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The geographical composition of national external balance sheets: 1980-2005

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  • Kubelec, Chris

    ()
    (Bank of England)

  • Sa, Filipa

    ()
    (Trinity College, University of Cambridge)

Abstract

This paper constructs a data set on stocks of bilateral external assets and liabilities for a group of 18 countries, including developed and emerging economies. The data set covers the years 1980 to 2005 and distinguishes between four asset classes: foreign direct investment, portfolio equity, debt, and foreign exchange reserves. A number of stylised facts emerge from it. There has been a remarkable increase in interconnectivity over the past two decades. Financial links have become larger and more frequent and countries have become more open. The global financial network is centred around a small number of nodes, which have many and large links. In addition, the network exhibits ‘small-world’ properties, such as high clustering and low average path length. The combination of high interconnectivity, a small number of hubs, and ‘small-world’ properties makes for a robust-yet-fragile system, in which disturbances to the key hubs would be rapidly and widely transmitted. The global financial network is centred around the United States and the United Kingdom, which have large links and are connected to most other countries. This contrasts with the global trade network, which is arranged in three clusters: a European cluster (centred on Germany), an Asian cluster (centred on China), and an American cluster (centred on the United States).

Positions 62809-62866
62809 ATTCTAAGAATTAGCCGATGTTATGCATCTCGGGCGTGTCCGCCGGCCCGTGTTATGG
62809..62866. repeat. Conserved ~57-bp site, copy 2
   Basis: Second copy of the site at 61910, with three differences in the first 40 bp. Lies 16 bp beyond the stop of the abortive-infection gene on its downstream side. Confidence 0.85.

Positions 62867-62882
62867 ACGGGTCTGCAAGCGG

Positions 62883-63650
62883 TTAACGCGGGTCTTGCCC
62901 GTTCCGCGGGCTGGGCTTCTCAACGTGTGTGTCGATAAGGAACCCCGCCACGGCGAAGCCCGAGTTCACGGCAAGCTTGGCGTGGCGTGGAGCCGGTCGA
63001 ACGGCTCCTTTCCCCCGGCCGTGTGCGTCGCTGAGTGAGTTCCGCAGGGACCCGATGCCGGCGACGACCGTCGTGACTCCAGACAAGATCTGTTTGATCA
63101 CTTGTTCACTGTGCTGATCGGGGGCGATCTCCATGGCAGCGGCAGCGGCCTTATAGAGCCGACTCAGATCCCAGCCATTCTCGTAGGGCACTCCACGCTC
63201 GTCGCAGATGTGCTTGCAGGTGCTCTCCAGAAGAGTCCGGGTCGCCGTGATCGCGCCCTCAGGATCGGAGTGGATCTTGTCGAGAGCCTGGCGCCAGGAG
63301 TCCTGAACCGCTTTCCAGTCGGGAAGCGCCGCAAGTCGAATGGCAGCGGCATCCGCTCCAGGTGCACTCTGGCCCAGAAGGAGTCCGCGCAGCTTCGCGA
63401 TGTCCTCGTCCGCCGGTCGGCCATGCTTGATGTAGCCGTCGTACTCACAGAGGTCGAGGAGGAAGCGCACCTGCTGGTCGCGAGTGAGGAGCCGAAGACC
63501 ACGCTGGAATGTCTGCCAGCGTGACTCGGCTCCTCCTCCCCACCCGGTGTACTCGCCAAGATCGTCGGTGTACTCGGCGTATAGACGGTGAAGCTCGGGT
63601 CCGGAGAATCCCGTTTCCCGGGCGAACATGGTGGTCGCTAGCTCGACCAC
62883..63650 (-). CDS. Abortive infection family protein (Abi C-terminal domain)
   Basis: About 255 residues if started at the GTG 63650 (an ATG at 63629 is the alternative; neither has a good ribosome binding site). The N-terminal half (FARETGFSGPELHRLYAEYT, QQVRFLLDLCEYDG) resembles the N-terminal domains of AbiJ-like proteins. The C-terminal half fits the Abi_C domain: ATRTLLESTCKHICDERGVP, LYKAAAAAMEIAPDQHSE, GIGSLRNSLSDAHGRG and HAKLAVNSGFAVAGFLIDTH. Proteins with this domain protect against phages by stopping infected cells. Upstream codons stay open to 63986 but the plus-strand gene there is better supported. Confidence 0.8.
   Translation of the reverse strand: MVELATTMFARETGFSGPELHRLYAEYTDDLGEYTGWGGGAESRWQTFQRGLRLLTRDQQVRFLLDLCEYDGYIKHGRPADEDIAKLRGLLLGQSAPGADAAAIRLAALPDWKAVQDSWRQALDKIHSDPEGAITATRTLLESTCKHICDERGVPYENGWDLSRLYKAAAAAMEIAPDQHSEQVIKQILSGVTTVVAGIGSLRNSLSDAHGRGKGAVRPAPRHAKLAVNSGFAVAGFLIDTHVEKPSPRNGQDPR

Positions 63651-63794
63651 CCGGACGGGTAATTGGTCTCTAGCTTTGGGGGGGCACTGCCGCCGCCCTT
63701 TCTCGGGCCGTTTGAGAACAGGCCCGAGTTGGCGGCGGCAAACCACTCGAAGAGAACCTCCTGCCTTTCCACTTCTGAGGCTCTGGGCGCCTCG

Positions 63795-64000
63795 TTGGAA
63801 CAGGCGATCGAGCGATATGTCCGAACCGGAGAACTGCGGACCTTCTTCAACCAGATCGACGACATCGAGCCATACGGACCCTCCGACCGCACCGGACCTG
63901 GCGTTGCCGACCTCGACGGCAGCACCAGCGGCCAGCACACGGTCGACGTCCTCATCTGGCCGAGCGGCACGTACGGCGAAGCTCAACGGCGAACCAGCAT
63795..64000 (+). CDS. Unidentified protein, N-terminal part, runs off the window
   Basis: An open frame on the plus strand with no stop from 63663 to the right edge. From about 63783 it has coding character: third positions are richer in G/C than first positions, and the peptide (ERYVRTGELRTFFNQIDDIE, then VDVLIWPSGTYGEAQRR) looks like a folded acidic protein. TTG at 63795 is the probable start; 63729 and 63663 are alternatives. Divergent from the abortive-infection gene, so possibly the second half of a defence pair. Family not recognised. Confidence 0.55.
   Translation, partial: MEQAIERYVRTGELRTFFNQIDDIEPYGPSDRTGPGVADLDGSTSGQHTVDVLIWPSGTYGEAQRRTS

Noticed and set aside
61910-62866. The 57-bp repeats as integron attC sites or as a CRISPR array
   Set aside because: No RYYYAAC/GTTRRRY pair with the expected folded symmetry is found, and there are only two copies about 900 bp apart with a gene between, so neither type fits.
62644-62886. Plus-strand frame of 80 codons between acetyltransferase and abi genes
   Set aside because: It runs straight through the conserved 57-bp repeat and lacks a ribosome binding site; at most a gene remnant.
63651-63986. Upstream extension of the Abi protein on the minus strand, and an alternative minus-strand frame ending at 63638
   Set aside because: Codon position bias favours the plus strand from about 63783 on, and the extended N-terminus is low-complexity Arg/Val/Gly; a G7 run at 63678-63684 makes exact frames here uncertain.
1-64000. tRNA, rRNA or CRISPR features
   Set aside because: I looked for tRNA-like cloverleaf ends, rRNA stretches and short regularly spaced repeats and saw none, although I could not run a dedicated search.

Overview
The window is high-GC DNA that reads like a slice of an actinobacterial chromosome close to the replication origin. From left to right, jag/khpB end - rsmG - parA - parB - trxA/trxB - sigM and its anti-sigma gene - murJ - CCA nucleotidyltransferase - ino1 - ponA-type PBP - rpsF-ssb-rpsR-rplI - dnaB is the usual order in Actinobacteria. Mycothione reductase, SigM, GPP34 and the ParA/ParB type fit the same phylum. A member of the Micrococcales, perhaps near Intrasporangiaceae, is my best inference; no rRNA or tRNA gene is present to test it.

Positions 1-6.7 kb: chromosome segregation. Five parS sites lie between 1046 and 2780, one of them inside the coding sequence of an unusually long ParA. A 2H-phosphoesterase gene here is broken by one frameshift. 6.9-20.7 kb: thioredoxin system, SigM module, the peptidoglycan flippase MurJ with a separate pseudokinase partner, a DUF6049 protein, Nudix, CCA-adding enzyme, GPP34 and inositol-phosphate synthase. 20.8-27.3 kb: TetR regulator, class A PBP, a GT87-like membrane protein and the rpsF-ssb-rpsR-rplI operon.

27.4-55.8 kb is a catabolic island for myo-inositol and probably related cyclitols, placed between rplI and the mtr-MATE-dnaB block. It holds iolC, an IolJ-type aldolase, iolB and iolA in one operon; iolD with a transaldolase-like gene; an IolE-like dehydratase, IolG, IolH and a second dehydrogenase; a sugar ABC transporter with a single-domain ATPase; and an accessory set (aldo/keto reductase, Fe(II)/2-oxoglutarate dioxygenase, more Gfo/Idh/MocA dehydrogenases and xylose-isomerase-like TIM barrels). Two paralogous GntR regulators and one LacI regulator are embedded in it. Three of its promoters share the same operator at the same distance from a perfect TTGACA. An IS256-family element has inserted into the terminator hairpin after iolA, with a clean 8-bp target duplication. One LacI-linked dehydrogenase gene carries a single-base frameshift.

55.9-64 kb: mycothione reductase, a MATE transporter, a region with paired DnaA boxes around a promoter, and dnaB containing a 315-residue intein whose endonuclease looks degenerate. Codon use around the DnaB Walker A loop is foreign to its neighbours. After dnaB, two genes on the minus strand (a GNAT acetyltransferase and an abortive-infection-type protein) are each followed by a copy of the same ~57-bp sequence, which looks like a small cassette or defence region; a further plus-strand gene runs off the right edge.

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Bibliographic Info

Paper provided by Bank of England in its series Bank of England working papers with number 384.

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Length: 53 pages
Date of creation: 23 Mar 2010
Date of revision:
Handle: RePEc:boe:boeewp:0384

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Keywords: International financial networks; international investment; financial liberalisation;

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Citations

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Cited by:
  1. Gourinchas, Pierre-Olivier & Rey, Hélène & Truempler, Kai, 2012. "The financial crisis and the geography of wealth transfers," Journal of International Economics, Elsevier, vol. 88(2), pages 266-283.
  2. Galina Hale, 2011. "Bank Relationships, Business Cycles, and Financial Crises," NBER Working Papers 17356, National Bureau of Economic Research, Inc.
  3. Sebnem Kalemli-Ozcan & Elias Papaioannou & Fabrizio Perri, 2012. "Global Banks and Crisis Transmission," NBER Working Papers 18209, National Bureau of Economic Research, Inc.
  4. Paolo Giudici & Alessandro Spelta, 2013. "Graphical network models for international financial flows," DEM Working Papers Series 052, University of Pavia, Department of Economics and Management.
  5. Julian Caballero, 2012. "Banking Crises and Financial Integration," Research Department Publications 4816, Inter-American Development Bank, Research Department.
  6. Sentance, Andrew & Taylor, Mark P. & Wieladek, Tomasz, 2012. "How the UK economy weathered the financial storm," Journal of International Money and Finance, Elsevier, vol. 31(1), pages 102-123.

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